St. Artemius is a child saint of the Orthodox Church, often referred to as "the Righteous Child Wonderworker." He was born in 1532 to Cosmas "the Lesser" and Apollinaria, peasants in the Russian village of Verkola. Cosmas and Apollinaria raised their son within a life of Christian piety, and at the early age of five his behavior was already based on Christian virtues. He was quiet, meek, God-fearing, and obedient to his parents.
At the age of twelve, while helping his father till the fields, a sudden thunder storm broke overhead. Before he could move, Artemius was struck dead by a bolt of lightening. The date was June 23, 1545.
Superstition about the bad omen of such an untimely death kept Artemius from being granted a proper funeral and burial. Many years later, however, his body was discovered lying in a clearing covered only by tree branches. It was found not to have grown corrupt. In the Orthodox church, the miracle of a person's body not returning to dust is viewed as a one sign that the person lived a holy life in the sight of God.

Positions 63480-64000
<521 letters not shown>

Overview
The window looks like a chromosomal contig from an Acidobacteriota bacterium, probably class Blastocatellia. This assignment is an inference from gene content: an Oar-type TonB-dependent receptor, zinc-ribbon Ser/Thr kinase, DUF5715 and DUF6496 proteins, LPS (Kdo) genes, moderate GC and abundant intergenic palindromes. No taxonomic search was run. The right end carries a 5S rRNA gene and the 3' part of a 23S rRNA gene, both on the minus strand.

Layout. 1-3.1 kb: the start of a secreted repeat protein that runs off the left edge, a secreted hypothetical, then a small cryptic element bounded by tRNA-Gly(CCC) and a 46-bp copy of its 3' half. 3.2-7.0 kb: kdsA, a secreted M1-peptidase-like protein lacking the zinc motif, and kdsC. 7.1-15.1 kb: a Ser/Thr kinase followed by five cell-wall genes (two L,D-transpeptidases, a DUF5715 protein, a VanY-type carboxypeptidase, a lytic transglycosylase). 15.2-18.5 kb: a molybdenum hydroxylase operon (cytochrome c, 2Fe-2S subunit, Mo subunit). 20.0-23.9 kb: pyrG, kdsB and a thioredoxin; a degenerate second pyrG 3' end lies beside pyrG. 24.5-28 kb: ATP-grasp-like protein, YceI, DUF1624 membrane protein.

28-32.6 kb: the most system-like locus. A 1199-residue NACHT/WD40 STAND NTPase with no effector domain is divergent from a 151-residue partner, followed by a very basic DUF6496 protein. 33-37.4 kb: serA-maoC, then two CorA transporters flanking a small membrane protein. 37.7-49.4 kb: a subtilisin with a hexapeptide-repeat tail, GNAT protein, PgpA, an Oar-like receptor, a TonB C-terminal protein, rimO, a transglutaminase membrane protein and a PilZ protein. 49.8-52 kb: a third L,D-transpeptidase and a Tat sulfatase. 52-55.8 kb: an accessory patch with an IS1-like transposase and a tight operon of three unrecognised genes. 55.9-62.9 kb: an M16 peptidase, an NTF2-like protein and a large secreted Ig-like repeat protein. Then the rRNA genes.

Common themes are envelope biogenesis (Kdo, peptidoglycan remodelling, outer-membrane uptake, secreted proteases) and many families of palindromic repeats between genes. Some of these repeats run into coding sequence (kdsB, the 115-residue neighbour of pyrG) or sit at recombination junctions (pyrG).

the command of the Most High, the sky was darkened with rain clouds,
lightning flashed, threat'ning thunder clashed, and you gave up your
soul into the hands of the Lord, O Artemius most wise. Now as you stand
before the Throne of the Lord of All, you grant healing unfailingly to
those who come to you with faith and love, and you pray to Christ our
God that our souls may be saved.
Sadly, in the summer of 1918, as the Bolsheviks began their savage persecution of the Orthodox Christian Church, St. Artemius' relics were among those destroyed. As Orthodox Christians we believe that God ultimately wins out over all evil. So though his earthly remains may have vanished, St. Artemius lives on eternally with God.
As a sign of this victory, Philip Zimmerman, an iconographer living in Johnstown, PA, was granted a vision of St. Artemius. Phil was told to paint his icon "for all children." With the blessing of Fr. John Namie, the Director of the Antiochian Village at the time, a site was selected on which to build a rock shrine to house the finished icon. The shrine stands to the right of the entrance to the St. Ignatius Church.